[Haskell-cafe] Re: Why does RandomIO need the unsafePerformIO hack?

Jerzy Karczmarczuk karczma at info.unicaen.fr
Fri Dec 3 06:49:44 EST 2004

John Meacham wrote:

>On Fri, Dec 03, 2004 at 10:05:08AM +0000, Graham Klyne wrote:
> ....
>>BTW, if the goal is to have a random number generator as a pure (non-IO) 
>>function, I *do* think there's a reasonable semantic objection here.
>Oh yes. no one is wanting that.  
May I?

Sometimes I am surprised how much energy goes into such details
as discussed under this (or other) topic, and for weeks *nobody*
says a single word about the applications. What for? When used?

Personally I never paid too much attention to this monadic Random
stuff, since in my applications I could always use PURE FUNCTIONAL
usage of RN generators.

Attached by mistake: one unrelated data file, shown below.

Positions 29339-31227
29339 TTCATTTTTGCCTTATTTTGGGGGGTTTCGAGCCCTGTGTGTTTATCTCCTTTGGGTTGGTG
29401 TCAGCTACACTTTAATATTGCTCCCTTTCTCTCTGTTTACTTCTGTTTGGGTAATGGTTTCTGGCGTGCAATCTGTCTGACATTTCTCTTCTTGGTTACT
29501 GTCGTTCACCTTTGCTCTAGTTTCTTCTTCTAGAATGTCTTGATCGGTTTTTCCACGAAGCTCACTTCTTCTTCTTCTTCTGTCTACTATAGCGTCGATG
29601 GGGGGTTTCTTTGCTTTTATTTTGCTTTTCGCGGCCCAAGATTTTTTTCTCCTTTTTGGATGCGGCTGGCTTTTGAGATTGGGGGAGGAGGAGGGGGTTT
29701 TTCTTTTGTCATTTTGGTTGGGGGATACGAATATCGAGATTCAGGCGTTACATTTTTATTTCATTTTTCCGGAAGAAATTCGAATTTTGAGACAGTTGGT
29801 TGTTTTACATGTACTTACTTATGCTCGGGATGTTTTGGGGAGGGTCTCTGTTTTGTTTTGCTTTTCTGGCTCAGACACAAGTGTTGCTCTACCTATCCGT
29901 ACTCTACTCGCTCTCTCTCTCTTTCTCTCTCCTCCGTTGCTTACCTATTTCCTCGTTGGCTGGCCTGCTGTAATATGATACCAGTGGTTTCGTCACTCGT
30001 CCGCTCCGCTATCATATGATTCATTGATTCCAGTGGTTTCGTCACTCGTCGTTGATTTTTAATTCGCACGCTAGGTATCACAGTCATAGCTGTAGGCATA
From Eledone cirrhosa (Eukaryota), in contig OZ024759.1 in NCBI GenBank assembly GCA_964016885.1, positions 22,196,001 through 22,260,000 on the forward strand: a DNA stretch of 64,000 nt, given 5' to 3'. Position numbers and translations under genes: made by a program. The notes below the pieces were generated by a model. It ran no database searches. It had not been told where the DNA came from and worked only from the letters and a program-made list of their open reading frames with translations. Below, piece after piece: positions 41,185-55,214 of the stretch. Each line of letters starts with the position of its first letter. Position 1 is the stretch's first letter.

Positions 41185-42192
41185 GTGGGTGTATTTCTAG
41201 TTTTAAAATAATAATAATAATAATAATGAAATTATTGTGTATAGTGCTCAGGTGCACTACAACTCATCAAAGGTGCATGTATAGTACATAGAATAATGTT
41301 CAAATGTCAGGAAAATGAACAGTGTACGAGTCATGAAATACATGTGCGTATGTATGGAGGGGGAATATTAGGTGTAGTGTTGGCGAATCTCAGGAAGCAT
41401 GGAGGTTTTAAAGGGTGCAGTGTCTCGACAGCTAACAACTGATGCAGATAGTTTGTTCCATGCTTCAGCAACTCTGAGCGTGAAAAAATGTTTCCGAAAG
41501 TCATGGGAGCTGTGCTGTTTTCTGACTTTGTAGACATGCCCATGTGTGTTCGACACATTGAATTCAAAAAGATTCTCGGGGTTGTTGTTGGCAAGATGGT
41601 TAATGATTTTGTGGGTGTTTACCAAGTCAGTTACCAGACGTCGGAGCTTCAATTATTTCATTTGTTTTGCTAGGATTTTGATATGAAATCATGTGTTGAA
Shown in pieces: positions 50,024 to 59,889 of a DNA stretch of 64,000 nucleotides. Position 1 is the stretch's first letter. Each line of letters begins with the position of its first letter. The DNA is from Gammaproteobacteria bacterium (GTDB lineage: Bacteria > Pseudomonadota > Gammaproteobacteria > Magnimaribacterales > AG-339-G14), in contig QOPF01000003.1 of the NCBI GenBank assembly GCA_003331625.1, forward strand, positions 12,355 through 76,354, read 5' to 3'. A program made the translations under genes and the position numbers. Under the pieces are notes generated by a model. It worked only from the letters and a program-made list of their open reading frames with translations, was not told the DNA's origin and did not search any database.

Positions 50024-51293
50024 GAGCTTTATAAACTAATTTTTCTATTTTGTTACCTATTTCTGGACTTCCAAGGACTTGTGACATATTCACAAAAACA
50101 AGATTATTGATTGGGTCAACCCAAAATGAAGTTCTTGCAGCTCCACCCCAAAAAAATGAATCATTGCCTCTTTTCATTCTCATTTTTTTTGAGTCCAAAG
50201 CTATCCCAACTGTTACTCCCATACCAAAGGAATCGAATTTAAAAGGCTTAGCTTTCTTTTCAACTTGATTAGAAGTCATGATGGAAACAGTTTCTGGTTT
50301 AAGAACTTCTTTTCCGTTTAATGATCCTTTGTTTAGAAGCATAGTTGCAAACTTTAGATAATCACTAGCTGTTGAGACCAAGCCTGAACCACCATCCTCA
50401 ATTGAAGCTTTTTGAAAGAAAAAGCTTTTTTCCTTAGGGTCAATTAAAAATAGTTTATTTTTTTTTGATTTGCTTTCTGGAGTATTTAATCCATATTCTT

1. Using (lazy) streams of random numbers. I needed a noise signal,
   I produced a noise signal, by iterating a generator.

2. I needed a multidimensional Perlin noise. One localized loop permitted
   to fill an array with pseudo-random values, and then a "random"
   f(x,y,z) is obtained by indexing and some intricate combinatorics which
   decorrelates the values.

3. There exist a category of *ergodic* functions, *PURE* functions which
   behave erratically when the argument, integer, n= 0, 1, 2, 3, ... It 
   like noise, perfectly usable. This has been used by Greg Ward in
   graphics, and it should be published somewhere in Graphics Gems.
   This function is based on a polynomial with the bits XORed and truncated
   to (say) 32 bits. Trivial to do in languages which work with machine
   integers, ignoring overflow (like Clean). More difficult in Haskell.

Jerzy Karczmarczuk

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